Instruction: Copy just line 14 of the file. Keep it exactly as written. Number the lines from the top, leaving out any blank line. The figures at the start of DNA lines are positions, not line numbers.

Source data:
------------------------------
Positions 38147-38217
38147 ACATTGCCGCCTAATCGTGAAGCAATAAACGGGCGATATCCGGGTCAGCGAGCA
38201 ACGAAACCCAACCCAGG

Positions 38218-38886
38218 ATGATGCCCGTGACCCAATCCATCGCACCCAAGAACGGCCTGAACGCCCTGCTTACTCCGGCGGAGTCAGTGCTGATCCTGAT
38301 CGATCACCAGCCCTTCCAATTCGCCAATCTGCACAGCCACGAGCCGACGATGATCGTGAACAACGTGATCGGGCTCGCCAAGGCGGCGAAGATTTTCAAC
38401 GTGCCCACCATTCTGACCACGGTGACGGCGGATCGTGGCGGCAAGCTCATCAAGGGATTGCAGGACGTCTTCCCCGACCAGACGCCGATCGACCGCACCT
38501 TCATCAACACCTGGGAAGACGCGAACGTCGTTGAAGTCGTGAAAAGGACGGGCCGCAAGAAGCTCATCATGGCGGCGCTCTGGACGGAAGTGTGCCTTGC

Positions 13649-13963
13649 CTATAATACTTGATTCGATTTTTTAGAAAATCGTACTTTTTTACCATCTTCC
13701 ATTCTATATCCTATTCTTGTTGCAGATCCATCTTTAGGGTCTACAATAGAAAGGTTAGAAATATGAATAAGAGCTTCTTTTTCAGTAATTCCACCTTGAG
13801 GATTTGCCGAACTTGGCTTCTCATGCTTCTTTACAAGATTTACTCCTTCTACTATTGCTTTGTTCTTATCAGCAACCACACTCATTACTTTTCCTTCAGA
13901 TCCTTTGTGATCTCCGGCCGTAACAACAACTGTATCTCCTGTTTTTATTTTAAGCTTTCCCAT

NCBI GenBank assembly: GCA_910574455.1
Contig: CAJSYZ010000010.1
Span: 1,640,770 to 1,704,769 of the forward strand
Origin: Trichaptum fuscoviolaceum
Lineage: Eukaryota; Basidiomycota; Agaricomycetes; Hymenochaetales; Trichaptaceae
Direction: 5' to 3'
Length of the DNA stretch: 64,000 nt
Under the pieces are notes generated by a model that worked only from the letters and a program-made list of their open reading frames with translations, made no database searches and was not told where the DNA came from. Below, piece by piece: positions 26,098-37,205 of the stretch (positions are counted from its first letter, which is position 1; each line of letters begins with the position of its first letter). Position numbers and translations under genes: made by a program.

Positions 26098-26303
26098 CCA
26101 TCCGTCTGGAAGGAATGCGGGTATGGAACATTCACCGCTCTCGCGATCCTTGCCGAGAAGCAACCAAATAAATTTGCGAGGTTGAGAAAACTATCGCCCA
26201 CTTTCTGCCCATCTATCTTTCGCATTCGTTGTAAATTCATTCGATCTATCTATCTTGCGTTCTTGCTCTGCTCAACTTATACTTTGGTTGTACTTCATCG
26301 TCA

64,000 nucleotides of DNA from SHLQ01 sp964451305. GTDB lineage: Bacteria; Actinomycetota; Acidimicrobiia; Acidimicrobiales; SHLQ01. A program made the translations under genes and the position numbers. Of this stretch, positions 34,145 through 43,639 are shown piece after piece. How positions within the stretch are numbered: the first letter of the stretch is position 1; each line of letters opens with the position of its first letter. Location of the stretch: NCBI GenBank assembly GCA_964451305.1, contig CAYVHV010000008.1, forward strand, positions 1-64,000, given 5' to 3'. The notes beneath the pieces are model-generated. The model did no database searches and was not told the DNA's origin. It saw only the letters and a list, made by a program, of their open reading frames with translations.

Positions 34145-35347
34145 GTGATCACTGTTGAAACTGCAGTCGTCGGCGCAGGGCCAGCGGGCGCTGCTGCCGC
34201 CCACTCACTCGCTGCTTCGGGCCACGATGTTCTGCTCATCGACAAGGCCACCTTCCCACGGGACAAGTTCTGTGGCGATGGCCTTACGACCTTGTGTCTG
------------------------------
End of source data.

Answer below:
NCBI GenBank assembly: GCA_910574455.1